Seven incumbent electoral area directors are vying with challengers to represent rural communities at the Fraser Valley Regional District board.
Because the role of electoral area directors became an issue with the restructuring of the FVRD, the candidates were asked what they saw as their role, if elected, and the role of the regional government in general.
Most candidates saw the regional government’s role as providing services needed in the rural areas not included in the region’s municipal jurisdictions of Abbotsford, Chilliwack, Mission, Hope and Agassiz.
But, as expected, all the candidates had different views on their role as area director.
In Area C (Hemlock Valley/Lake Errock/Morris Valley and part of Harrison Mills), challenger Mel Waardenburg said his role as electoral area director would be to ensure residents “get what we pay for” through their property taxes.
“The services provided to us by the regional district should be reviewed and changed accordingly, with direct input from the communities and residences that are affected,” he said.
Richard Faulkner, also vying for the Area C seat, said he believes his role as director is “to ensure the people I represent have their valid concerns/problems heard.”
“My opinion on issues isn’t a factor. I feel it is my duty to make the opinions of those I represent heard,” he said.
Wendy Bales, the incumbent in Area C, also saw her role as making sure residents voices are heard, but she pointed out that the full board must approve decisions.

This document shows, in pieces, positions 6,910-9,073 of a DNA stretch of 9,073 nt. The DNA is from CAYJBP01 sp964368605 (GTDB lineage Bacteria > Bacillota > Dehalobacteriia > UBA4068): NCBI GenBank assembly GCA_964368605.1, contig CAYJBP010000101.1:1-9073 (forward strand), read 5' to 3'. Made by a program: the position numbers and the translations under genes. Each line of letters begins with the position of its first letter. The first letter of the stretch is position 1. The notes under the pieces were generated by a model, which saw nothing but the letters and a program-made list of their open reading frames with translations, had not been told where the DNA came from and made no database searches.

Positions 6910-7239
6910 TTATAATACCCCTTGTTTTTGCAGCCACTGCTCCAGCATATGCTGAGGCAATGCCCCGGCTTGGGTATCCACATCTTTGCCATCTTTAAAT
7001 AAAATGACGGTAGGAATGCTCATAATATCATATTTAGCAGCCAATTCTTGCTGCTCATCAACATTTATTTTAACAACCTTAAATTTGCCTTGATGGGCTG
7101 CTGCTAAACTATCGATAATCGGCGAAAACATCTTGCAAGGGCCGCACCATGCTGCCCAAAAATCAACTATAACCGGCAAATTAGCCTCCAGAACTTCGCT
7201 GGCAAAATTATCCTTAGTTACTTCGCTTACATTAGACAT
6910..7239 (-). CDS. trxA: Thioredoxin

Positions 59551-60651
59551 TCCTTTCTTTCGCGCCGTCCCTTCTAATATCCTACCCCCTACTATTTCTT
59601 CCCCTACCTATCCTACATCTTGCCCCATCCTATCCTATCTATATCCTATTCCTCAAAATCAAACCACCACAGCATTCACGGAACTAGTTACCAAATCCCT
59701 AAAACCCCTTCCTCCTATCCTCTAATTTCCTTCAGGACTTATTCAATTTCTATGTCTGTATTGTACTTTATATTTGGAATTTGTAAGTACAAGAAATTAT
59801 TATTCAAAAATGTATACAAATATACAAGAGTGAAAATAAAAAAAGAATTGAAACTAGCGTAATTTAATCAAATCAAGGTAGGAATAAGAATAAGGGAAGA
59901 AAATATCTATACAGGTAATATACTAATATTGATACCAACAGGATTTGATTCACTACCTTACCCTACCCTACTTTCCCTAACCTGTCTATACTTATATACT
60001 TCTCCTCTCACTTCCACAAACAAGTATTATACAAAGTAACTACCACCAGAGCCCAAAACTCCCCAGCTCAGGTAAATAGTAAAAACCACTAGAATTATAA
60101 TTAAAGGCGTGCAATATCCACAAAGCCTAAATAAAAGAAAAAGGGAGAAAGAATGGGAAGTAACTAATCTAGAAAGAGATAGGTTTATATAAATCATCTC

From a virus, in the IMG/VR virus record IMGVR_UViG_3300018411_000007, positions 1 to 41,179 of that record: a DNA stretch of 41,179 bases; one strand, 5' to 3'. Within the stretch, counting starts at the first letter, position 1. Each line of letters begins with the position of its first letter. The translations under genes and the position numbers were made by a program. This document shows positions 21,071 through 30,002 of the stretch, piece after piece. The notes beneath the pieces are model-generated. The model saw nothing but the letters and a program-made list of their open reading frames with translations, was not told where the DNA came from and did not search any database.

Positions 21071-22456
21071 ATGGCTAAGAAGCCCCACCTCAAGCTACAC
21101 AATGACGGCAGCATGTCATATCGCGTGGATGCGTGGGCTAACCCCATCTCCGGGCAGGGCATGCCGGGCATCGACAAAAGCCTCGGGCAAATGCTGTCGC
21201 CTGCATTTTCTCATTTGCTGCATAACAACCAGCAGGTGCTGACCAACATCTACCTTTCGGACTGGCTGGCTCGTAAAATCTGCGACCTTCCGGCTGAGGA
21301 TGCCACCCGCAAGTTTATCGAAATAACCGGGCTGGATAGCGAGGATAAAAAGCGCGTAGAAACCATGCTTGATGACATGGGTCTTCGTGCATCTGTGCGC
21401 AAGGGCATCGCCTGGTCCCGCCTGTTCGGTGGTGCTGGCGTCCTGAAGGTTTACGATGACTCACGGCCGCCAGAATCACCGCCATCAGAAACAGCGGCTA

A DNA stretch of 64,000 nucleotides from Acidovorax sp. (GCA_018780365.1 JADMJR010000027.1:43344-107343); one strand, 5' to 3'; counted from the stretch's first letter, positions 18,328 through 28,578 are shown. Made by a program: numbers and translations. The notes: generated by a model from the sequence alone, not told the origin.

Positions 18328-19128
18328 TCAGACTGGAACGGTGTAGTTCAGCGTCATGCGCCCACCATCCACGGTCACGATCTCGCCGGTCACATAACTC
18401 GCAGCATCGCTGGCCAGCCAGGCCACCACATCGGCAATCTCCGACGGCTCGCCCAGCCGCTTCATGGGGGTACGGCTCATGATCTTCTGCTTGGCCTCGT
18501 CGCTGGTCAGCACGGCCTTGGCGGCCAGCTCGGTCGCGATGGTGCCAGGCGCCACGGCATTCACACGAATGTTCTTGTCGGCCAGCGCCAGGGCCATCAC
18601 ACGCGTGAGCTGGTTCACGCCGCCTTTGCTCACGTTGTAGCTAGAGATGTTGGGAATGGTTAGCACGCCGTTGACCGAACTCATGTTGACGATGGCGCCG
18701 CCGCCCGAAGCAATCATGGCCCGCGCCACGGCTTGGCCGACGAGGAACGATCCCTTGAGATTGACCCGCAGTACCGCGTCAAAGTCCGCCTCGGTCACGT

“Sometimes area residents think that I work directly for the FVRD, but my role is to represent residents’ concerns to the FVRD,” she said. “That includes broader FVRD resident interests as it does with many full board decisions.”
“I only represent one vote at the board level, so I can’t always achieve what my area residents want,” she said.
Taryn Dixon, the challenger in Area E (Chilliwack River Valley/Columbia Valley) shared that view of the restrictions on rural area directors.
“If elected, I will be part of a larger board, and at time must consider the bigger picture and long-term plan for the entire region,” she said.
But Dixon promised she would “listen to diverse points of view” and act as a “reasonable voice” to mediate between the differences.
David Lamson, the incumbent in Area E, also noted that area issues go to the new Community and Regulatory Committee for discussion, but approval must be sought from all board directors.
“To take effect, all decisions must have the approval of the majority, so proposals get scrutiny and need to be sound to get approval,” he said.
In Area A (Boston Bar/North Bend), challenger Jim Fougere said his role “should be to encourage present and future economic development.”